The Robert K. Jabs School of Business at California Baptist University launched the Family Business Center on Dec. 1, 2022. The Center provides seminars focused on issues directly relevant to multigenerational, family-owned businesses. It also provides networking opportunities for students and professionals.
For the opening of CBU’s Family Business Center, the Moss Bros. automotive dealership was given a centennial award for the business’s 100th anniversary. Four generations of the Moss family have worked in the business and all four generations were present for the event.
Dr. Keanon Alderson, professor of business and director of the Family Business Center, said that only 4% of family-owned businesses manage to run the business and keep it in the family for as long as four generations. Since the opening, another seminar was held on Jan. 12 and the latest on March 16, where the seminar’s topic was Intergenerational Family Business Decision-making.
Hilda Kennedy of AmPac Business Capital interviewed the Gunewardena family of Mil-Spec Magnetics, Inc., a third-generation, minority-owned family business. Alderson himself spent 17 years as the second generation in his own family business and he wants to provide resources to family businesses to help them thrive in ways his own family company did not get.
“I wish I knew then what I know now because possibly we’d still be in business together,” Alderson said.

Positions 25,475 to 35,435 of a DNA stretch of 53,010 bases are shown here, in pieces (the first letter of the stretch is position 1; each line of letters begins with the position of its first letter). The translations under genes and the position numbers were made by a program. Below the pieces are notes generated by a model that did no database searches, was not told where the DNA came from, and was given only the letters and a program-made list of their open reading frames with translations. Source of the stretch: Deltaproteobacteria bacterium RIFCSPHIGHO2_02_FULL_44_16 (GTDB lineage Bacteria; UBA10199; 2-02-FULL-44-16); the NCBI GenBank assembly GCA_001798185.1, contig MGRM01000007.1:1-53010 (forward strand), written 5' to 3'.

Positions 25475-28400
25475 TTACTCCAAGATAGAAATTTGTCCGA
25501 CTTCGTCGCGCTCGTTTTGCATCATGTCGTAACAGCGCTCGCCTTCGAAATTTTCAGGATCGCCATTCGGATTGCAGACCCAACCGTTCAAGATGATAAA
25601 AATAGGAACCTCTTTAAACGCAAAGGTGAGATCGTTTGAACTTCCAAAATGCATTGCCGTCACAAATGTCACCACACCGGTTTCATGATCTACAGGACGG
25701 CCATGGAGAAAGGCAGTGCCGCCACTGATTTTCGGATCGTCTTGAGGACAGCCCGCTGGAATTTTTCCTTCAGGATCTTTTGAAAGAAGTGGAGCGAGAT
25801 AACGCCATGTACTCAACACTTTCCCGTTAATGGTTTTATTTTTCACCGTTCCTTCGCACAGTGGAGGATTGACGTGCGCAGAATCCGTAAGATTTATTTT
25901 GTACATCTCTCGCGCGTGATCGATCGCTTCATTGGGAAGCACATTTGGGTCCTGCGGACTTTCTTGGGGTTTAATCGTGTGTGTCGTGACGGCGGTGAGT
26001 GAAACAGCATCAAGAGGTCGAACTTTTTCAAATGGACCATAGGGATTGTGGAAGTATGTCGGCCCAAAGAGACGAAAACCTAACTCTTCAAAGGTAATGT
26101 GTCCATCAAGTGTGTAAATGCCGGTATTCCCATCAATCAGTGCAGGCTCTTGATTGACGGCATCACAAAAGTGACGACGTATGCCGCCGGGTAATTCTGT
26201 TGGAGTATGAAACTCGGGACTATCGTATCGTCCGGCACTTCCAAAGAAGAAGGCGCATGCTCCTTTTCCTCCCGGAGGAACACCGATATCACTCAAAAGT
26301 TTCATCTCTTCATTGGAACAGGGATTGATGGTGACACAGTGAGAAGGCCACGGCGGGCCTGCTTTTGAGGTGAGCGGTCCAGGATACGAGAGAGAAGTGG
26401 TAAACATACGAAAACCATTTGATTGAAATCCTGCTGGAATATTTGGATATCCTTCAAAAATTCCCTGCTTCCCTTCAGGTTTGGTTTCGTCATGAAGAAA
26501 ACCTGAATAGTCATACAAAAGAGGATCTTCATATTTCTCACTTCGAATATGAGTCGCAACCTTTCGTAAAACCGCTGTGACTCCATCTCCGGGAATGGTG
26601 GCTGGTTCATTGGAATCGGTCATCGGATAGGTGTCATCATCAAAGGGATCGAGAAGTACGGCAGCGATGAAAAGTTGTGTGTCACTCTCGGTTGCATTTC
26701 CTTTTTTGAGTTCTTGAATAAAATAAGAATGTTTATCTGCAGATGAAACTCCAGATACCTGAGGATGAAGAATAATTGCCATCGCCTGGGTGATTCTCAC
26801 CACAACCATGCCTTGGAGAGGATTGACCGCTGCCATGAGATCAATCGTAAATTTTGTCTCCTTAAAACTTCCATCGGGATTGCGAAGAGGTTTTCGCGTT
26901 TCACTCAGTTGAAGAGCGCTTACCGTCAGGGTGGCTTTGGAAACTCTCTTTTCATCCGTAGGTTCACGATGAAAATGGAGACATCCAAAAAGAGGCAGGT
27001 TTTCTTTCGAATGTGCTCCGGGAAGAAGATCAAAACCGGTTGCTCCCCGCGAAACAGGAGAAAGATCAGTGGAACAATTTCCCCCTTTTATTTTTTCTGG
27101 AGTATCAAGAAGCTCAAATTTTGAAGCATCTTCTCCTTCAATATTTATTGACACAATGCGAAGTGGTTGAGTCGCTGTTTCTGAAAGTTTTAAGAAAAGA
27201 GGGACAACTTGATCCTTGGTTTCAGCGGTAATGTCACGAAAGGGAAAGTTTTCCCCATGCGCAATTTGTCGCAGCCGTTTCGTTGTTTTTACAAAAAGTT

“The Family Business Center is going to offer to the massive quantity of family-owned businesses out there in the local area a helpful and knowledgeable resource. We’ll give them workshops, educational events, programs, seminars. There will eventually be peer groups, where CEOs could be in one peer group, and the next generation will be in another, possibly women in another one.”
One way Alderson suggests mitigating issues family businesses face is to have a family constitution.
“A family constitution is one of my favorite things to do,” Alderson said. “It’s a written document where the family works through all the sticky wickets on there, like what’s their policy on how much they get paid, what does it take to enter, what does it take to get fired, what does it take to sell — it’s super helpful for eliminating conflict and helping improve decision making.”
Michelangelo Torchia, junior political science and philosophy double major and the second generation in his family’s jewelry business Geneva Jewelry, said that the community the Family Business Center provides is an important resource.
“If we all connect with each other, with the products and essential things we all need and can use each other for, I think it’s a really good resource,” Torchia said.
Mary Lyn Baker, president of DH Casters, a third-generation family business she bought from her ex-husband, has attended all the center’s seminars so far and praises what Alderson is doing.
“I just think what Keanon is doing is a really wonderful thing of opening our eyes and surrounding us with people of like-minds and like-businesses to allow our companies to grow,” Baker said.
Students who currently do or plan to work in their family’s own family-owned business can contact Alderson at firstname.lastname@example.org and attend the Family Business Center’s next event on May 11 for Mother’s Day, where the focus of the event will be women in family businesses.